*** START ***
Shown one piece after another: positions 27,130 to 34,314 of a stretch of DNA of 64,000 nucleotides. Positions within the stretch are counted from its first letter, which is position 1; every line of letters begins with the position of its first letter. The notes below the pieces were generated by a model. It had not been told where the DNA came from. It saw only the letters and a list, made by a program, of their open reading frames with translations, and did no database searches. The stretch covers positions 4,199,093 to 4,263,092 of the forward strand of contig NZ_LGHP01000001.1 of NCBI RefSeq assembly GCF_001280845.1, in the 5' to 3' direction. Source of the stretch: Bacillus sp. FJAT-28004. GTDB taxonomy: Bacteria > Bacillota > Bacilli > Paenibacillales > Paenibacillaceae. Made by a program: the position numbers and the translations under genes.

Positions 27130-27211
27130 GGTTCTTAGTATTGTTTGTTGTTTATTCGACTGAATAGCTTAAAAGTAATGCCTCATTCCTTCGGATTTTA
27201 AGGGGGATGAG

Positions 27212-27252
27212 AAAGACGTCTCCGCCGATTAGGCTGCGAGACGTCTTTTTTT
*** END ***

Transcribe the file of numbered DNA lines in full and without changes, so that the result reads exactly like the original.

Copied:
Shown one piece after another: positions 27,130 to 34,314 of a stretch of DNA of 64,000 nucleotides. Positions within the stretch are counted from its first letter, which is position 1; every line of letters begins with the position of its first letter. The notes below the pieces were generated by a model. It had not been told where the DNA came from. It saw only the letters and a list, made by a program, of their open reading frames with translations, and did no database searches. The stretch covers positions 4,199,093 to 4,263,092 of the forward strand of contig NZ_LGHP01000001.1 of NCBI RefSeq assembly GCF_001280845.1, in the 5' to 3' direction. Source of the stretch: Bacillus sp. FJAT-28004. GTDB taxonomy: Bacteria > Bacillota > Bacilli > Paenibacillales > Paenibacillaceae. Made by a program: the position numbers and the translations under genes.

Positions 27130-27211
27130 GGTTCTTAGTATTGTTTGTTGTTTATTCGACTGAATAGCTTAAAAGTAATGCCTCATTCCTTCGGATTTTA
27201 AGGGGGATGAG

Positions 27212-27252
27212 AAAGACGTCTCCGCCGATTAGGCTGCGAGACGTCTTTTTTT